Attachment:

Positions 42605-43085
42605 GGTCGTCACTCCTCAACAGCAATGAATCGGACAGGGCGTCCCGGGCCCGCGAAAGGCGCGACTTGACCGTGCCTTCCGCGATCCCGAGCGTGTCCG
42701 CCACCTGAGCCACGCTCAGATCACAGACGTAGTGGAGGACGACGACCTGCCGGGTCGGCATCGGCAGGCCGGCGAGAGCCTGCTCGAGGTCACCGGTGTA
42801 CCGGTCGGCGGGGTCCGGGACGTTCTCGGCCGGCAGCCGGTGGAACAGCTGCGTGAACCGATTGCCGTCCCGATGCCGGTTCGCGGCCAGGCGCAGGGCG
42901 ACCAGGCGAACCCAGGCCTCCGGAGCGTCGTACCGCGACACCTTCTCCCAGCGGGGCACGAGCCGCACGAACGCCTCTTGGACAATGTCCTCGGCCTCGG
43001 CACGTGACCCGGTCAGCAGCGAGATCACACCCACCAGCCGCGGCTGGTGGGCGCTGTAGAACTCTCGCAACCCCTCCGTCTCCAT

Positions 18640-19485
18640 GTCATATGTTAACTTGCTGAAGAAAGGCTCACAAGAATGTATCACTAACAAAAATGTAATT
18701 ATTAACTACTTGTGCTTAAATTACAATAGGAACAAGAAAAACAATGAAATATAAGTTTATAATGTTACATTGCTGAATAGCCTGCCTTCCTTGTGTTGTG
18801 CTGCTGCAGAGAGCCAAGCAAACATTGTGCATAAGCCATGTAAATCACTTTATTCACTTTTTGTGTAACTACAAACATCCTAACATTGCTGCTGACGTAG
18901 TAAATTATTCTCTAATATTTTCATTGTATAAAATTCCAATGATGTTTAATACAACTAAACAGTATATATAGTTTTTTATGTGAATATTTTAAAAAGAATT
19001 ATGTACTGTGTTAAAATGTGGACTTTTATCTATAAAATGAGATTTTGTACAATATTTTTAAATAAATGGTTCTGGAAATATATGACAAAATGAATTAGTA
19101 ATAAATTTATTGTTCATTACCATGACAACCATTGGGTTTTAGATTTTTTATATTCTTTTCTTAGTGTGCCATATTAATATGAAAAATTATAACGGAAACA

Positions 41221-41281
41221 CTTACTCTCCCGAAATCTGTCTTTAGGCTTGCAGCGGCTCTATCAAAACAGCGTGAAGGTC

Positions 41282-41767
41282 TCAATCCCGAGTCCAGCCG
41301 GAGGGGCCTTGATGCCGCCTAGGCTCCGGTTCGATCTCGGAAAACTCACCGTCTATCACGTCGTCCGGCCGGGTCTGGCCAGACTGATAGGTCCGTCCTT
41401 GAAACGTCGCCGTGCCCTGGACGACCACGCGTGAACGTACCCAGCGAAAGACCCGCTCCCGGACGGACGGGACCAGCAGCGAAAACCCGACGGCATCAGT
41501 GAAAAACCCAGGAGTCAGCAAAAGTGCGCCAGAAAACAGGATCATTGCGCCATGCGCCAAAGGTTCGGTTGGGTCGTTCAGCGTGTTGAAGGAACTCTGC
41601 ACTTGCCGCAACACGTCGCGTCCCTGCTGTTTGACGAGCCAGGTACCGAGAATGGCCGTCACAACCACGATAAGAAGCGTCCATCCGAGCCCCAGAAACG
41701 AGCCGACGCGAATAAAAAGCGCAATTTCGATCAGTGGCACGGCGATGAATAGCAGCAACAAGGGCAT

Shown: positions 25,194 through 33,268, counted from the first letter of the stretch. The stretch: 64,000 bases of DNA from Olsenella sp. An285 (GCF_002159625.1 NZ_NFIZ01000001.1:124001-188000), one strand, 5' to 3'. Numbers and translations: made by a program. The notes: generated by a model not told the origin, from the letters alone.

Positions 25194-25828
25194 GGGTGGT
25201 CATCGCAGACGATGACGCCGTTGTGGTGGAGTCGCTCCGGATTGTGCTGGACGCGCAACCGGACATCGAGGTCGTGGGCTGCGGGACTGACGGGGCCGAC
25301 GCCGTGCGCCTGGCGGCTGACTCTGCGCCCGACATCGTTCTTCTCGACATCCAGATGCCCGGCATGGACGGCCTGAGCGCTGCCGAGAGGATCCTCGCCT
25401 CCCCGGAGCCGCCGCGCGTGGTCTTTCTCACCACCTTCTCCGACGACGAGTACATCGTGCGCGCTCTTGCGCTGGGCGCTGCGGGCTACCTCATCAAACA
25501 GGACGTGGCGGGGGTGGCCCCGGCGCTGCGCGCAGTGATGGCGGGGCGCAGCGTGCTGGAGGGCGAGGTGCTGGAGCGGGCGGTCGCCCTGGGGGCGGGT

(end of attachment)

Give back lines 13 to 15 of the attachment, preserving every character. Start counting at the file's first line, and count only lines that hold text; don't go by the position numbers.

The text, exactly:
19101 ATAAATTTATTGTTCATTACCATGACAACCATTGGGTTTTAGATTTTTTATATTCTTTTCTTAGTGTGCCATATTAATATGAAAAATTATAACGGAAACA

Positions 41221-41281
41221 CTTACTCTCCCGAAATCTGTCTTTAGGCTTGCAGCGGCTCTATCAAAACAGCGTGAAGGTC